I’m 27 years old, three years out of college, and I’m still not in control.
So far this year, I’ve lost a girlfriend of six months and friend of four years to … well, I still don’t know what happened. I’ve also lost a friend of 20 years — hours earlier on the very same day as the breakup, no less — to old age and internal injuries.
I didn’t get the chance to say a proper goodbye to one or the other.
On either side of those losses, too, I’ve lost two jobs in eight months. If there is one thing I have learned in the year since I started meeting with a therapist to help myself out of years of chronic depression, it’s that, in the past, I had been far too complacent. Speak up! I’ve learned. Be more aggressive! I’ve learned. Don’t let people walk all over you! I’ve learned. Take control!
In light of the way things have gone for me this year, I’d be hard-pressed to say that their advice has paid off.
The first job I lost was a part-time gig at NBC 12, the NBC television affiliate in Richmond, Virginia. I had moved back to Richmond from Chestertown, MD, where I had gone to college and then had decided to stick around for another year.
At NBC 12, my job was to take television scripts and translate them into readable news stories that would be posted on the station’s Web site. If you read the stories on their Web site now, you might get the false impression that the job is as easy as it looks.
It’s not, or it shouldn’t be for whomever is doing it now. My former boss explained that he hired me because of my background as a newspaper reporter and editor. The station needed someone with experience as a print journalist because, he admitted, people who work in television are not good writers.
So in addition to picking news stories, creating graphics and video clips to be posted on the Web site, I had to be on the lookout for sentences that had no verbs, no punctuation and, on occasion, no apparent relevance to the rest of the article.
I soon found myself in the position of the young upstart who knew more than everyone else, including my boss. Even he was often responsible for some of the more egregious errors that made it into print when I wasn’t on the clock, like mixing up capital and capitol, grisly and grizzly, and countless other mistakes I learned not to make in middle school.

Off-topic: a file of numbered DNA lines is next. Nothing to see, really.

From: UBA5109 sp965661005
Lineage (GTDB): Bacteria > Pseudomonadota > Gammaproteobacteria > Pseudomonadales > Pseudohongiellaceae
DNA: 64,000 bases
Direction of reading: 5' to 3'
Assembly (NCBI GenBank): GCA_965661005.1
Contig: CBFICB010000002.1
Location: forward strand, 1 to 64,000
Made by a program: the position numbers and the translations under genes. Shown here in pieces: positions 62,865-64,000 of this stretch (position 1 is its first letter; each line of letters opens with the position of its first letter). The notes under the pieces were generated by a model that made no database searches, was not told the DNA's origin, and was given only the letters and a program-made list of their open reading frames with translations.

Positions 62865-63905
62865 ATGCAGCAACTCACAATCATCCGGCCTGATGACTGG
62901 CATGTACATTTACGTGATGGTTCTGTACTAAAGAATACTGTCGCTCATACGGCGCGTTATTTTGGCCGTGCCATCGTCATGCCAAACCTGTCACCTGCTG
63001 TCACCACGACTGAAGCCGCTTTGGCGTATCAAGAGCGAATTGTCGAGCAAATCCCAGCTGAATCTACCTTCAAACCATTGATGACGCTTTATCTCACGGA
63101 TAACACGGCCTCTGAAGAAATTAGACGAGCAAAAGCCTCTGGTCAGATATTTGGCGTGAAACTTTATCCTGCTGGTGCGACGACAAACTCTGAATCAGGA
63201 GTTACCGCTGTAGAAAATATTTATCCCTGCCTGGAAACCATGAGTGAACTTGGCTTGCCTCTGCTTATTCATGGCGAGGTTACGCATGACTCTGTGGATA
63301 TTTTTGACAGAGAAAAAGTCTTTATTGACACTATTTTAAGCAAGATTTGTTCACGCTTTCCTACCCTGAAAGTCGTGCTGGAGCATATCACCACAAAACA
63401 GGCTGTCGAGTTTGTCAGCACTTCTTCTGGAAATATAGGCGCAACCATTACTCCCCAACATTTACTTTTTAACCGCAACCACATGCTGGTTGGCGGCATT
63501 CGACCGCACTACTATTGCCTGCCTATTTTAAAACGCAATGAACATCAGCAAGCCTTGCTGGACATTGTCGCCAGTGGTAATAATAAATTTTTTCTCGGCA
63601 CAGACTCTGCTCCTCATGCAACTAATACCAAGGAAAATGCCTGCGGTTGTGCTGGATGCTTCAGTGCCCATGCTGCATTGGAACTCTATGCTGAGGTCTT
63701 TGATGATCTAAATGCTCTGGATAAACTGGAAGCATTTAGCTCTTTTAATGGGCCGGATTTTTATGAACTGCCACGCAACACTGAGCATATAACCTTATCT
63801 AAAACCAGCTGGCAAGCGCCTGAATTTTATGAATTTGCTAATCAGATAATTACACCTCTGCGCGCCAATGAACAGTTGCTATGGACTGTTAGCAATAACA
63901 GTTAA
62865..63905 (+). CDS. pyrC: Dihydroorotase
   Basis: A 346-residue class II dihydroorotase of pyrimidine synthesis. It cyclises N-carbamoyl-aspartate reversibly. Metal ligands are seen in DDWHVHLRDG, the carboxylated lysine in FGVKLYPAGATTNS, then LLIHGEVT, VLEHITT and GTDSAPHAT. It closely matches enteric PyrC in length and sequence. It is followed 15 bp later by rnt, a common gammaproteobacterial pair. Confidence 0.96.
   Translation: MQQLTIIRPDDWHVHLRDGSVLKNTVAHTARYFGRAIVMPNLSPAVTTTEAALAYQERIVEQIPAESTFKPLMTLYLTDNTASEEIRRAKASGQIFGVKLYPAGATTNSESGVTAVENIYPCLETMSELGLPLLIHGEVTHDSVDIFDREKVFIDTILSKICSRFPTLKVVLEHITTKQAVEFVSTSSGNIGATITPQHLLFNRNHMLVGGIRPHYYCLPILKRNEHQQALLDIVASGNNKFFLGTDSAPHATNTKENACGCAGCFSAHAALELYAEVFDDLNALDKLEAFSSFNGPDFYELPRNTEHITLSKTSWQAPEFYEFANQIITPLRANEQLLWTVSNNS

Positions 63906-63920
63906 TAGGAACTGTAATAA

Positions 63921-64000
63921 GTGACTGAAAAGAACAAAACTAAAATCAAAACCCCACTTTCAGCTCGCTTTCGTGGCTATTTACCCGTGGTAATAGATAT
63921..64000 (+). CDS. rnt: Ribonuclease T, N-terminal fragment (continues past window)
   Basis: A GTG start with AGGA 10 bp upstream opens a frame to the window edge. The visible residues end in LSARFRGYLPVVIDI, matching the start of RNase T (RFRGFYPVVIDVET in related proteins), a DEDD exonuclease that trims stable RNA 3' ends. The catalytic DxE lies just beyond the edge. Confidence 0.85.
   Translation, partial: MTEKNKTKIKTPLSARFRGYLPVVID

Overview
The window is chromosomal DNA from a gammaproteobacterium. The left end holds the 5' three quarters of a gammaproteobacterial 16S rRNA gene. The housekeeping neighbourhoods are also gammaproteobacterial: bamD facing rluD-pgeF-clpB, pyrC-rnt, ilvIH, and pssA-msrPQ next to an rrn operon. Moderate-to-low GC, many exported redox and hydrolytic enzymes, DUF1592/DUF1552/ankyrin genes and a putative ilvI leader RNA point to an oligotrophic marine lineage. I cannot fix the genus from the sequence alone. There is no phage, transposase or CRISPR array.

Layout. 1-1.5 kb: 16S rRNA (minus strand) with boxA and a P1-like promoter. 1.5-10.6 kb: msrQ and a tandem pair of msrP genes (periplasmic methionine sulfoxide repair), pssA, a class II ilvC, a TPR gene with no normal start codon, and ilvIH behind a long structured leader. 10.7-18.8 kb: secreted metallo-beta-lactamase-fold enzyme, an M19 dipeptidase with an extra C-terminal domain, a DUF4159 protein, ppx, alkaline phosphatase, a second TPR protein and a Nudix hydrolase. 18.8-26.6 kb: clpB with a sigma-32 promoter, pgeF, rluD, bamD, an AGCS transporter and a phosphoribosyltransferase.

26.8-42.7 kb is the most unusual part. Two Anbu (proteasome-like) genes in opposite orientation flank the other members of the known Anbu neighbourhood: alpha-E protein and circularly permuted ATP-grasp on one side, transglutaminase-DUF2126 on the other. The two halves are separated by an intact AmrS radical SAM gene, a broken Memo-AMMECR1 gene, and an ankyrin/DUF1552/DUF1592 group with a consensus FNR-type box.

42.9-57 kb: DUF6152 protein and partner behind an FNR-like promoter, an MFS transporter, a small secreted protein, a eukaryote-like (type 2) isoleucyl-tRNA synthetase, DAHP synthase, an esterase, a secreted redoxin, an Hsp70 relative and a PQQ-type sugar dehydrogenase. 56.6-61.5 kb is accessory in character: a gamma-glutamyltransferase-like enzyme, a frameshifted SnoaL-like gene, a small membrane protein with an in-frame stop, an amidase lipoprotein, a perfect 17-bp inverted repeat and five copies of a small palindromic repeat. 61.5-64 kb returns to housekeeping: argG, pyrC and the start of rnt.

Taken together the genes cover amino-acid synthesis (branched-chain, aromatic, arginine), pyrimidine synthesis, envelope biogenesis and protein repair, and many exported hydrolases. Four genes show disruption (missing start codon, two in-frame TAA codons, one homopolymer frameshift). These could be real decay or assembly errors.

I didn’t get any thanks, any credit. Visitors to the Web site read the stories I had fixed up, and the news reporters kept their bylines. The anchors and reporters had makeup artists whose job it was to make them look good for the camera. My job was to make them look good for the Internet.
On February 19th, I was laid off from my job at the TV station. My boss explained that money was tight. The Internet division shared its budget with the broadcast division, blah blah blah.
What it boiled down to was the station had to let someone go in order to save some money. Last one in, first one out, my boss said. I had seen it coming. People in the newsroom, I think, had grown to resent how I would fix up their stories, doing the job that I knew an editor should do.
The station kept another editor, the person I had been hired to oversee. In my last meeting with my old boss, I let him know that I doubted his judgment and that, by letting me go and keeping the other editor, he was shooting himself in the foot.
I was worried that my girlfriend would leave. As independent as she was, I still wanted to show her I could be a good provider. As an unemployed college graduate, I didn’t feel that I was doing so great.
Several months passed. My girlfriend did not leave me, and my therapist applauded me for not letting the layoff bring me down into another depressive episode. I had aspirations of finding full-time work as a writer or editor again.